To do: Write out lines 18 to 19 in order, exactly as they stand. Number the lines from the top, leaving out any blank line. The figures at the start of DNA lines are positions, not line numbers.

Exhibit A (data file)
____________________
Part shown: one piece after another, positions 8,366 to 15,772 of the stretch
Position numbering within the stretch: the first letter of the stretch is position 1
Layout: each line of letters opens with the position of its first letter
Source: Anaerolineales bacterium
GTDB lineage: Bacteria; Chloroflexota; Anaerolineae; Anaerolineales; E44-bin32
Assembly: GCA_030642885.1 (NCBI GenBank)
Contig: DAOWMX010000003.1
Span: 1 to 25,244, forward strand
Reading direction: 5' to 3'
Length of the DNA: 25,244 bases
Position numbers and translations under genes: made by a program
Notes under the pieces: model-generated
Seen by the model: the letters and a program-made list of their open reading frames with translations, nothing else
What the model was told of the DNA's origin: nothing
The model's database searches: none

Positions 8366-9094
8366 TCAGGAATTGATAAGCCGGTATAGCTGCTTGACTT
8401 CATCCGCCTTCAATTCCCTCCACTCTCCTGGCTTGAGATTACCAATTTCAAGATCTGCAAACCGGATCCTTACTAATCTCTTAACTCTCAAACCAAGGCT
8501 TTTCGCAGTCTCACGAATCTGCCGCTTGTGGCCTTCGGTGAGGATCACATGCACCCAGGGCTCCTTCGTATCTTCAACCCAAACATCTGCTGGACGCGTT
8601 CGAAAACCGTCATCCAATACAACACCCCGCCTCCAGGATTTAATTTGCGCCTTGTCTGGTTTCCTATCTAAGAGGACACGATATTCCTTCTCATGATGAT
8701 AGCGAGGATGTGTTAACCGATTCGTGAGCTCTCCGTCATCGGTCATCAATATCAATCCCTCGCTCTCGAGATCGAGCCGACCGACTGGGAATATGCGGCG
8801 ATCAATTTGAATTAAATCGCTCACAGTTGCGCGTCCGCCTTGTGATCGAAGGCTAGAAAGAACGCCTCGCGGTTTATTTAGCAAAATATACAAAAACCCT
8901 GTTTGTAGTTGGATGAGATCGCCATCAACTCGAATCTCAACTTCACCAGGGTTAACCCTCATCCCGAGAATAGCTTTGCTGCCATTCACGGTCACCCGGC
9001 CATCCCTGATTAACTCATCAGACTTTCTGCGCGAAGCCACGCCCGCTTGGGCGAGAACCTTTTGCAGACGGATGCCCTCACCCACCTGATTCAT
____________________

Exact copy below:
8401 CATCCGCCTTCAATTCCCTCCACTCTCCTGGCTTGAGATTACCAATTTCAAGATCTGCAAACCGGATCCTTACTAATCTCTTAACTCTCAAACCAAGGCT
8501 TTTCGCAGTCTCACGAATCTGCCGCTTGTGGCCTTCGGTGAGGATCACATGCACCCAGGGCTCCTTCGTATCTTCAACCCAAACATCTGCTGGACGCGTT